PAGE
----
Midmorning Thursday - on voting day - I was struck by indecision. Just ... couldn't ... decide.
Should I choose the religious guy? Or the one with the name everybody knows? The forward-thinking environmentalist? Or the one so good at promoting childhood education?
"I chose the 'Christmas-Sing-Along with Mitch Miller and the Gang,'" said Janet Clark, of Harrisburg, Pa.
The LPs were $1 apiece. Surrounded by swarms of people wading through The World's Longest Yard Sale, I realized choosing among cheap LPs - the London Orchestra plays "Were You There?", Roger Williams, John Denver or Sesame Street sings country - was far more exciting than what I had done 10 minutes earlier.
When I voted.
"At a yard sale at least you know what you're getting," said Larry Clark.
On Thursday, I visited five polling places and made two stops at the U.S. Highway 127 yard sale. At the yard sale, people were excited. Heck, there were people, which is more than I can say for a few polling places I visited.
At the yard sale, folks were smiling, feeling in control, giddy about the choices before them, knowledgeable about their decision-making and glad that the only outside money was the cash in their pocket.
At the voting booth, the pursuit of happiness seemed to fall somewhere between taste-testing sour milk or 24-hour reruns of "CSI: Des Moines."
"I haven't been excited about an election since Ross Perot ran," one man said.
What does it mean when people -- citizens -- are more excited by a yard sale than voting day?
"Sad, sad, sad," said Pat Lay, election volunteer at Red Bank Lions Club, one of three polling places for Red Bank.
Besides Lay and four other volunteers, I was the only one in the room.
"We have 1,177 registered voters [for this
polling place]," said Charles Peek, election official. "We'll be lucky to get 10 percent."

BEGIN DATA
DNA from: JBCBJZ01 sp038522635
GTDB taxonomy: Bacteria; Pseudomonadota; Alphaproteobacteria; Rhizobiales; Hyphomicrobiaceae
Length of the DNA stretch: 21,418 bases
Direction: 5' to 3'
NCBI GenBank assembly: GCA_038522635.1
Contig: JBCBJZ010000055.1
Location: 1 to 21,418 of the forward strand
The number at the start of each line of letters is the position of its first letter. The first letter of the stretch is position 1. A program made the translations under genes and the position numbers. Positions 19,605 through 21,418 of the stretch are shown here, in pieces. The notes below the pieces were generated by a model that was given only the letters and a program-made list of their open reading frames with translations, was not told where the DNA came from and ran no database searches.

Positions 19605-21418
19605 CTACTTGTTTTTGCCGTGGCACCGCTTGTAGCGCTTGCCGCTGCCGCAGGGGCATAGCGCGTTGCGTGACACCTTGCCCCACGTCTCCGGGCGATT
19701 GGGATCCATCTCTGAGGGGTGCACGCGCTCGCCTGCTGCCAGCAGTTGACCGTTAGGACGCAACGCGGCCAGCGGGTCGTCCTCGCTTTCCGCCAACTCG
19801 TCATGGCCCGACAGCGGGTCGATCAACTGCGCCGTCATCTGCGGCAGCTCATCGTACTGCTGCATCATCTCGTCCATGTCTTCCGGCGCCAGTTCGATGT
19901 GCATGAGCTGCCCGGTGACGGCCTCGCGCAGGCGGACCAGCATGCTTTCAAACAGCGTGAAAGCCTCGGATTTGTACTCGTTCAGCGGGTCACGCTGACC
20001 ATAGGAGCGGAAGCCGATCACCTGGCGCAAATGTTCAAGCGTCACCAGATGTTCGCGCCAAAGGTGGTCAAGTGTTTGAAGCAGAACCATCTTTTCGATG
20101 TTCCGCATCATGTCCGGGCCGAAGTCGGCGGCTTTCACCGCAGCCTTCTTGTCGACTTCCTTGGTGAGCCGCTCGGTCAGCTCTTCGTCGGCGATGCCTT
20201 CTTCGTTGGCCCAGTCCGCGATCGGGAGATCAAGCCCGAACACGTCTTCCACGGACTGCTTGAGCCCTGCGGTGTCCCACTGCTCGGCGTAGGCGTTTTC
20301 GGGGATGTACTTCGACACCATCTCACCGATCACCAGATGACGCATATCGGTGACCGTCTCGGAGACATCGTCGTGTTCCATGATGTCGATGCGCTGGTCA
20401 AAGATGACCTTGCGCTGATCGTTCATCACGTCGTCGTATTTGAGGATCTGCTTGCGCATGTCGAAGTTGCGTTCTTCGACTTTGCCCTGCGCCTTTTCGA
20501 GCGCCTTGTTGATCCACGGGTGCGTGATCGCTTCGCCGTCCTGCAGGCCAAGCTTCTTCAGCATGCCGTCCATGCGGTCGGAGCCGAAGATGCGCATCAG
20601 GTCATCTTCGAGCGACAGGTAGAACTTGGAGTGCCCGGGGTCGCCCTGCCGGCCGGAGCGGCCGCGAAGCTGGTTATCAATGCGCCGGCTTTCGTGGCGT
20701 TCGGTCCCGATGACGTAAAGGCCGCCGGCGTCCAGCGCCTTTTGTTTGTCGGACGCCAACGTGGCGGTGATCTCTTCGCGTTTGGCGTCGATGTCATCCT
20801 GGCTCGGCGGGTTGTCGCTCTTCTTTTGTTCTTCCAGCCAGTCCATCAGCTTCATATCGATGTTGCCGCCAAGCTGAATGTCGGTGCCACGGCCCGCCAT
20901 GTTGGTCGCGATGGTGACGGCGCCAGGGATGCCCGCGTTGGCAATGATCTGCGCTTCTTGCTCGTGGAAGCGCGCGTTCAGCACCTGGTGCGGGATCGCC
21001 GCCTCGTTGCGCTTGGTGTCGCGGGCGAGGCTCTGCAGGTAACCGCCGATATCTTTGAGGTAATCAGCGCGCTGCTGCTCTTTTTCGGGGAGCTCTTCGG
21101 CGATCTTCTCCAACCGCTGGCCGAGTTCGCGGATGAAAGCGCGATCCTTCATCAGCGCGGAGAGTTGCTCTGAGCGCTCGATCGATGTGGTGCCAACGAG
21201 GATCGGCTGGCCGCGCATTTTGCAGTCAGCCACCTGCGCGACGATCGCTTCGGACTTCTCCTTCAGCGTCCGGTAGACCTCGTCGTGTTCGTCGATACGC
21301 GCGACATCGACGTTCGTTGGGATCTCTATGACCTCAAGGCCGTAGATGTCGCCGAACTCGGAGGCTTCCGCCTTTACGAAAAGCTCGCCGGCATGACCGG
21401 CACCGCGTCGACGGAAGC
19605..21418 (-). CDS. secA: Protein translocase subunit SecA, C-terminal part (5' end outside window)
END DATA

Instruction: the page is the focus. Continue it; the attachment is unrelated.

At 1:53 p.m., the voting machine registered the total voters so far that day: 65.
"It's frightening," said Peek. "Any American ought to be sad to see this, a lack of interest in one of our most basic rights."
This election, early voting was at a record high, with more than 18,000 casting early ballots in Hamilton County. But there are more than 214,000 registered voters in Hamilton County, according to 2012 election documents.
"We'll probably vote 100 (today)," said Jim Dowlen, election official at Falling Water Baptist Church. He estimated his precinct had more than 600 registered voters.
Welcome to 21st century American democracy, on life support.
"We have no representative government, if only 15 percent of the people vote," said John Shaver, election official at North Chattanooga's polling place at Northside Presbyterian Church.
By 2:31 p.m., Shaver said 188 out of about 2,700 voters had come by.
Emerging out of this trend is a demographic crisis: Most of Thursday's voters were of retirement age. Or older.
"One woman came in and [was so old] she couldn't see. She was on oxygen and had her caretaker with her. In bloody 90-degree weather and she makes an effort!" said Ed Lindberg, volunteer at Northside Presbyterian.
In walked George Cherry, 22, and Camille Lapp, 18, voting in her first election.
"Those were the youngest I have seen all day," said Lindberg.
As is common in politics, everybody had an opinion on why turnout - Thursday and in so many other local elections - remains so low. Constant negativity, Washington gridlock, citizen apathy and laziness, politicians whose moral compasses point due south.
But nobody had a solution.
Until I met the skateboarders.
There were three of them. Each had long hair. Two were riding locally made skateboards (Youth and I Am Skateboard Co.), and none were older than 14. They were well-spoken, thoughtful and, best of all, hopeful.
"I want to be in control of what happens," said Nico Robenolt, 13. "I want to have a say in it."
"I have a lot of hope," said Taz Robinson, 14.
"They're always up and down points. We're getting back on track," said Nathan Ramey, 14.
John Denver would've loved them. Ross Perot, too.